Contact Us
Mental Health
Financial advice
Youth Matters
Techno Corner

Arun Marballi

Last month, I had committed to reviewing some of the features present in the new Operating System released by Microsoft named Vista with a view to providing some guidance to people who are considering an upgrade or are in the market for a new computer.

Since Vista is still new, I will focus only on the different versions of this operating system and which (if any) may be appropriate for the typical home user. Vista comes in five flavors – Home Basic, Home Premium, Business, Enterprise Edition and Ultimate.

Most Home users could probably get away with Home Basic although I would prefer the Home Premium version mainly because it additionally includes the Windows DVD Maker, an automated backup capability including the ability to backup to a folder or device on the network, the Windows Media Center, a capability for creating themed slide shows, support for wireless connections to a networked projector and the new display scheme called Windows Aero that provides a floating display of multiple active windows much like the picture-in-picture feature on a TV.

All these features are not available in the Home Basic version and, I believe, contribute to the richness of the operating system experience. There are other features offered in the Business and Enterprise Edition version that are geared more towards business users. The Ultimate version, as the name indicates is the big enchilada that has everything in it but costs a whole lot more as well.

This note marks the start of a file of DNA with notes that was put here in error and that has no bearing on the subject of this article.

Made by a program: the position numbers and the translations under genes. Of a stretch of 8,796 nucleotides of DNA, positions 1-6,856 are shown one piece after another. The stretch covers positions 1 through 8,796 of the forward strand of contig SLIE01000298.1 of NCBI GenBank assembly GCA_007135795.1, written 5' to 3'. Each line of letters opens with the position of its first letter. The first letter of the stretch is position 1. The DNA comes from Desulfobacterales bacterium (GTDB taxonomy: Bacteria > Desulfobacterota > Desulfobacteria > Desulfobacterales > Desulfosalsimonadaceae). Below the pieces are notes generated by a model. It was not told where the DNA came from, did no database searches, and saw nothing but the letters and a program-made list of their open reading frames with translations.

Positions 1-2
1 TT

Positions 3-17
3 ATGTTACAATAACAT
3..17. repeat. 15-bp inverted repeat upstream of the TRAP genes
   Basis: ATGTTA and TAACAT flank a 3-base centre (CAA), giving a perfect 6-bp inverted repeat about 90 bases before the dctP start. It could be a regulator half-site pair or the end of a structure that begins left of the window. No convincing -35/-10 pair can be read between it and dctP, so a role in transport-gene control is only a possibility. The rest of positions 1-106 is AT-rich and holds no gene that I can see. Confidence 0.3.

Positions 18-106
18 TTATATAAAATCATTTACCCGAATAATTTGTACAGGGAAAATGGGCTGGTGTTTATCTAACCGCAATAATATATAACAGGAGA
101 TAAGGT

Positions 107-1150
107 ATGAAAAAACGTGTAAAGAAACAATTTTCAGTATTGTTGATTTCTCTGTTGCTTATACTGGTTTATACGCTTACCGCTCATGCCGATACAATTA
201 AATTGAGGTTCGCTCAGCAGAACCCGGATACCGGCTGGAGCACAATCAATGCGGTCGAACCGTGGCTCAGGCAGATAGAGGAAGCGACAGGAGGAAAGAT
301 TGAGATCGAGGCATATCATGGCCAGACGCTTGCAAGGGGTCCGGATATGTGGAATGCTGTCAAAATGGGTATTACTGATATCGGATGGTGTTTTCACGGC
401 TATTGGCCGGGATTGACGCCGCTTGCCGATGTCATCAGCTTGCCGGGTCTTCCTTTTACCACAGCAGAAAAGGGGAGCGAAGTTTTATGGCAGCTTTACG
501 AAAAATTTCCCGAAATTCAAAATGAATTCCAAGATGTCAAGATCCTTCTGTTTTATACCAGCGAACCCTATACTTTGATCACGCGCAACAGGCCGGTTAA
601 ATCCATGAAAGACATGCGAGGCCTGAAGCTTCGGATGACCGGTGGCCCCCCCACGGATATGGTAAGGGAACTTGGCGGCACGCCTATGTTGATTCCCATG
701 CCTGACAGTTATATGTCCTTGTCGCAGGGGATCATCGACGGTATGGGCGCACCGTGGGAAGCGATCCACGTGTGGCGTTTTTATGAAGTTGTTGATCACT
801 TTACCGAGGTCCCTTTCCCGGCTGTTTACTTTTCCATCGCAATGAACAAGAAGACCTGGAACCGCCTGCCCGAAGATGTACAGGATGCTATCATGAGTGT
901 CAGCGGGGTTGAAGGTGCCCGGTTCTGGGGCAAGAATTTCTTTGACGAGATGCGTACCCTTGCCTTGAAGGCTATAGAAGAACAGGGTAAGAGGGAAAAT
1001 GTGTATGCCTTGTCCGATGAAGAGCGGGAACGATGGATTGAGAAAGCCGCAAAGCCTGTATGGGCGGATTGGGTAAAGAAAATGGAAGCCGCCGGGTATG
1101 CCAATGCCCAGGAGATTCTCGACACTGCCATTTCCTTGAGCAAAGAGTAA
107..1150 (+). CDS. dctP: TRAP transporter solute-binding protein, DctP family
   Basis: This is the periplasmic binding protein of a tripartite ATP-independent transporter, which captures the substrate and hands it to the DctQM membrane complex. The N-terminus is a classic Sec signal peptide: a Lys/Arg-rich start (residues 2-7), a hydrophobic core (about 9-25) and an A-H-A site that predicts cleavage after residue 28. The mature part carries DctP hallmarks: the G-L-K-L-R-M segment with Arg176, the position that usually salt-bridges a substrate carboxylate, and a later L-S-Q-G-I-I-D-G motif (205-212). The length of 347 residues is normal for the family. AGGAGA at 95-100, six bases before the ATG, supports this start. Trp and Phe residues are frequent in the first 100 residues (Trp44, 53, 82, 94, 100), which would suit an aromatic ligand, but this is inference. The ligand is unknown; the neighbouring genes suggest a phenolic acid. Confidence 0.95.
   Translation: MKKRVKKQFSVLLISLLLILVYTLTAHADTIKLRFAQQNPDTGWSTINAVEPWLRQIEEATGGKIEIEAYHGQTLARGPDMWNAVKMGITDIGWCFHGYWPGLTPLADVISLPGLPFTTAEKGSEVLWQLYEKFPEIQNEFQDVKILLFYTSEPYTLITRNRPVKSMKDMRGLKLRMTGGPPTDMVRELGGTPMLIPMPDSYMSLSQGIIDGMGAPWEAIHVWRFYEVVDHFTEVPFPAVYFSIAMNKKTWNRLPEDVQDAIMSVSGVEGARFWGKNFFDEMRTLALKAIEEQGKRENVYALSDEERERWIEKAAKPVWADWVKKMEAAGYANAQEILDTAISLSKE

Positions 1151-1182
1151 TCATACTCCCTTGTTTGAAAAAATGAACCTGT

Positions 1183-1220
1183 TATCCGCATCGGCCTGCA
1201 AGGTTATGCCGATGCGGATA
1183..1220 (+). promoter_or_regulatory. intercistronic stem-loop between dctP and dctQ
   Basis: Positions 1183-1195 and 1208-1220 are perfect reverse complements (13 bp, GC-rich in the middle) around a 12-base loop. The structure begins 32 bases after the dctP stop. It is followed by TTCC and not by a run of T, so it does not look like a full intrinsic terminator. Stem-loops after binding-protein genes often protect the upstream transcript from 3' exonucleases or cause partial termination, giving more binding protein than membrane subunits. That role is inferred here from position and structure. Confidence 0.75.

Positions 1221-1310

My recommendation on upgrading an existing computer is limited to a computer that may have been purchased within the last year. For any computer older than that, the benefit gained is simply not worth the cost and effort of upgrading. New computers purchased should be obtained with the Vista operating system version that you desire. Among the virtues of Vista are the improved security features built into the operating system to thwart the ever-increasing threats faced by the Internet-connected computer user.

Speaking of threats, the one danger that appears to be making headlines these days is identity theft. What makes this threat ubiquitous is the fact that our identities could be lifted or leaked from a myriad of places – some that are obvious and some not so apparent. One that recently came to light is perhaps season specific. We are now in the initial phases of the annual tax season and all the accountants are busy with filing tax returns.

Many use computers to speed up the process and many more are using electronic filing. Keeping in mind that the tax return provides a rich source for potential identity theft (no pun intended), the tax preparer’s computer becomes a gold mine, indeed. This vulnerability came to light recently when a tax preparer in the mid-west had a computer stolen from the office and all records on the computer were lost – hundreds of Social Security numbers and bank account numbers – a rich lode of information indeed! It may be worth asking our tax preparers regarding the security of their computer network and use of encrypted data storage.

These days, as part of pursuing career growth, it is considered normal to circulate a resume. However, criminals and identity thieves are all too interested in finding and using resumes for their benefit. I bet none of us have considered the fact that perhaps our resumes have a “street value” derived from our name, home address, telephone number, detailed work history and even our e-mail address.